Consequently, we must reject appellant's argument that, as a general rule, exhaustion is not necessary where administrative litigants raise constitutional challenges. Of course, in the rare case when a statute is patently unconstitutional or an agency has taken a clearly unconstitutional position, exhaustion may not be required. Where it is clear that resort to administrative remedies would be incapable of affording due process, there is certainly no need to exhaust. Aircraft Diesel, 331 U.S. at 774, 67 S.Ct. at 1504. However, this case is not nearly so extreme. The constitutionality of the Act has been upheld by at least one court, Orrego, supra; and HUD has made every reasonable effort to deal with appellants fairly.
In sum, the constitutional focus of appellants' claim does not relieve them of their obligation to pursue and exhaust their remedies before HUD.
Appellants' argument that exhaustion should not be required because submission to the administrative process is part of the alleged due process violation confuses the issue. The gravamen of appellants' due process challenge is not the procedure for approving prepayment itself, but rather is Congress' ability to constitutionally condition prepayment at all. Appellants' claim, as we understand it, is that, in an effort to shift the cost of housing lower-income Americans to appellants, Congress has repudiated its contractual obligation to allow prepayment and withdrawal from the program in violation of the due process clause of the Fifth Amendment. See Perry v. United States, 294 U.S. 330, 55 S.Ct. 432, 79 L.Ed. 912 (1935); Lynch v. United States, 292 U.S. 571, 54 S.Ct. 840, 78 L.Ed. 1434 (1934). Thus, this is not a case where the adequacy of the administrative remedy is "for all practical purposes identical" to the merits of the underlying claim, such that exhaustion is not required. See Gibson v. Berryhill, 411 U.S. 564, 575, 93 S.Ct. 1689, 1696, 36 L.Ed.2d 488 (1973). The adequacy of this procedure is an issue wholly separate from the constitutionality of Congress' conditioning of prepayment. Furthermore, as previously discussed, remedies before HUD may very well ameliorate any damages suffered because of this alleged constitutional violation. Consequently, appellants are not relieved of the exhaustion requirement.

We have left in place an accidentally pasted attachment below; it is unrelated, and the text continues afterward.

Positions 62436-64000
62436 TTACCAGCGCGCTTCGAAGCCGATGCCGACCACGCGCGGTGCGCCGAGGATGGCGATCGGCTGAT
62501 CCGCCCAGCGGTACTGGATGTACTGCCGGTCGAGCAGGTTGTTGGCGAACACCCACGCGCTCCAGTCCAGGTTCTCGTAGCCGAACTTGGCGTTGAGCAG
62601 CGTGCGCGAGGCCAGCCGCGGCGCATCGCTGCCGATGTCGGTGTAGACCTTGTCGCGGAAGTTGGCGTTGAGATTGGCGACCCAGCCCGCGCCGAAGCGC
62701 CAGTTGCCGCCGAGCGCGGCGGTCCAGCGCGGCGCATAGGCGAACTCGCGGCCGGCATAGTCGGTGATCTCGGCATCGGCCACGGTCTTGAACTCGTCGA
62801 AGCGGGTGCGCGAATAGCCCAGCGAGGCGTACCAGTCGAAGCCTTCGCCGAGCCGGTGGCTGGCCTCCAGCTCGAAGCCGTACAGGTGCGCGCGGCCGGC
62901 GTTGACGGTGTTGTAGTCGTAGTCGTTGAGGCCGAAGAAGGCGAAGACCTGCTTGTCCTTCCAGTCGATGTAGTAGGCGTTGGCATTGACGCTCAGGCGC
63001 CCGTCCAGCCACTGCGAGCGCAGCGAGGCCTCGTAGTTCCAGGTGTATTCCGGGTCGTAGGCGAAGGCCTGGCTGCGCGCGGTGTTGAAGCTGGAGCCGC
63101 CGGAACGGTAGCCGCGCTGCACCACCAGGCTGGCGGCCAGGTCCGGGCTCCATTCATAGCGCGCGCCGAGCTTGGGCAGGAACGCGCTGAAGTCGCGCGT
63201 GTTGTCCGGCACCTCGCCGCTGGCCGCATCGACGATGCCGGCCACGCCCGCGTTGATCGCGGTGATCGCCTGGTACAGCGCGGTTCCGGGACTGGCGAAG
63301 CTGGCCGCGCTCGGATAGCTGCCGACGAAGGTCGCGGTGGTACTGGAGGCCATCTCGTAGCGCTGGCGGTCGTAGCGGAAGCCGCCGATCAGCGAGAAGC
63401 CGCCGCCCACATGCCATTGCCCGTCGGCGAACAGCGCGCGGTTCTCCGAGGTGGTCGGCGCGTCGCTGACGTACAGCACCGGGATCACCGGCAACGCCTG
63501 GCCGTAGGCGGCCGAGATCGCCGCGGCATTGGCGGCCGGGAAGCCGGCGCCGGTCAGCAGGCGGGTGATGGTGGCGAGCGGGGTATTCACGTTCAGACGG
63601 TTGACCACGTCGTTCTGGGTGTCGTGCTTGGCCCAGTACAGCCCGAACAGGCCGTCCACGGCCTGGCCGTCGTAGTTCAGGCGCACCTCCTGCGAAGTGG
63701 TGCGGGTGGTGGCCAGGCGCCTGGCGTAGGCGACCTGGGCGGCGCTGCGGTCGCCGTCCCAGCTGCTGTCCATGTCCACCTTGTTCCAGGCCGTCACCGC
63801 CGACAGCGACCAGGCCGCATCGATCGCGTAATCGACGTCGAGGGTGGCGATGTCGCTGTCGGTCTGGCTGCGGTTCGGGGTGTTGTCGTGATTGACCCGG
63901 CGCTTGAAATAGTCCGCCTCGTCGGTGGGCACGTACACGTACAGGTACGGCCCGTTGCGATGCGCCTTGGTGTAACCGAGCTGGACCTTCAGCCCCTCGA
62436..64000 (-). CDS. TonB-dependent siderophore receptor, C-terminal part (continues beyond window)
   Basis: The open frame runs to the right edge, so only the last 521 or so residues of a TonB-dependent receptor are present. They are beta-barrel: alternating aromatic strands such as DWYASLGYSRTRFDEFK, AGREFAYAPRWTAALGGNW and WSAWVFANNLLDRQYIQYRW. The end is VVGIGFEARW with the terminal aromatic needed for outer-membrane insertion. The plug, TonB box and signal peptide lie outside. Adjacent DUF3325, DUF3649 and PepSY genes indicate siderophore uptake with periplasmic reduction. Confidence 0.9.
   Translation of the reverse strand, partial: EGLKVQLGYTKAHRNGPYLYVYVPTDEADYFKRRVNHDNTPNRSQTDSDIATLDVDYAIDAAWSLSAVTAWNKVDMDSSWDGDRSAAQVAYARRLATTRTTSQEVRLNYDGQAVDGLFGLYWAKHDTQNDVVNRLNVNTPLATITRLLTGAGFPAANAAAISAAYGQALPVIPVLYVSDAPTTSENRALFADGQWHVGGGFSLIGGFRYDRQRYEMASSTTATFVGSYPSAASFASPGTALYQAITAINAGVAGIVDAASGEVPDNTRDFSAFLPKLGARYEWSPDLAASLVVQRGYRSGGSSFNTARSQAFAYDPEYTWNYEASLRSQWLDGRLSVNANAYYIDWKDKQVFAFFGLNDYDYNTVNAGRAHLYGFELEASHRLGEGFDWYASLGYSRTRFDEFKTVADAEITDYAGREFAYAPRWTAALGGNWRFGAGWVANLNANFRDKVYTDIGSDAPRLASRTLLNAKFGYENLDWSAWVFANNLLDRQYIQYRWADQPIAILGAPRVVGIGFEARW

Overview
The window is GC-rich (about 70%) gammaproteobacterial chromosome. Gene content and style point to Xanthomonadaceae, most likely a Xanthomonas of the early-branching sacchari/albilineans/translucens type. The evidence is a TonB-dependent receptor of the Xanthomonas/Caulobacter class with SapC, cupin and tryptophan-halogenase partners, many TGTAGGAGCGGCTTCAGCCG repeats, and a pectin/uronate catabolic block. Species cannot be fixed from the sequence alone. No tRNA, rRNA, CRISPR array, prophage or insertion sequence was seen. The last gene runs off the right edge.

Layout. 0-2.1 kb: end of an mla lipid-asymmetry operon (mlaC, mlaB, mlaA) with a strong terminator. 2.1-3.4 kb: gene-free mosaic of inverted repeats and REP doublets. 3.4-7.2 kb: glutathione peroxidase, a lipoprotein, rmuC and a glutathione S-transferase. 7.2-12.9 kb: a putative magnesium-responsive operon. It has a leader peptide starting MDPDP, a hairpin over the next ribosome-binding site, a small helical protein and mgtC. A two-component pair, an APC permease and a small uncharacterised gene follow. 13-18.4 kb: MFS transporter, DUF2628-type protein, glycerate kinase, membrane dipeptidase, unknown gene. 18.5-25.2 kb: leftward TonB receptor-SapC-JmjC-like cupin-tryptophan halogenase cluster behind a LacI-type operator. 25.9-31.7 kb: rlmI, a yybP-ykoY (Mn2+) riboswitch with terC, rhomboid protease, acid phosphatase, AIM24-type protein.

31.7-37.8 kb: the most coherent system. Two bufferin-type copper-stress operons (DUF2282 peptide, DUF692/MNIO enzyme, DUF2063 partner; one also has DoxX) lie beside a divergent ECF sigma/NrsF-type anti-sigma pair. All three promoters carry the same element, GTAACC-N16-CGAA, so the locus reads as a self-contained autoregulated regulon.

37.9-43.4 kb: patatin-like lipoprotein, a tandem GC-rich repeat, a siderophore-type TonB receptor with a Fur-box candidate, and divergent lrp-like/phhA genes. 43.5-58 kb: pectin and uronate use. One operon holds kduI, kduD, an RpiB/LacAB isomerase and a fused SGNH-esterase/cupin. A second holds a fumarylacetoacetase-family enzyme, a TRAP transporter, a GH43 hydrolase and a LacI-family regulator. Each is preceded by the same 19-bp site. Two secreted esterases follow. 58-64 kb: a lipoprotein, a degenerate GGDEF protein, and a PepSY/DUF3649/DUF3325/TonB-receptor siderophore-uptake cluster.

The Supreme Court's holding in Public Utilities is not to the contrary. In ruling that the federal government was excused from exhausting the state agency's administrative remedies, the Court stated that "where the only question is whether it is constitutional to fasten the administrative procedure onto the litigant, the administrative agency may be defied and judicial relief sought as the only effective way of protecting the asserted constitutional right," Id. 355 U.S. at 540, 78 S.Ct. at 451. That statement, however, was expressly conditioned on the Court's finding that proceedings before the state agency could not possibly obviate the need to decide the constitutional question. Id. at 539, 78 S.Ct. at 450. As demonstrated above, the proceedings contemplated by the Act most certainly do present that possibility. Consequently, in the words of the Public Utilities Court, "the administrative remedy plainly must be pursued." Id. at 539, 78 S.Ct. at 450.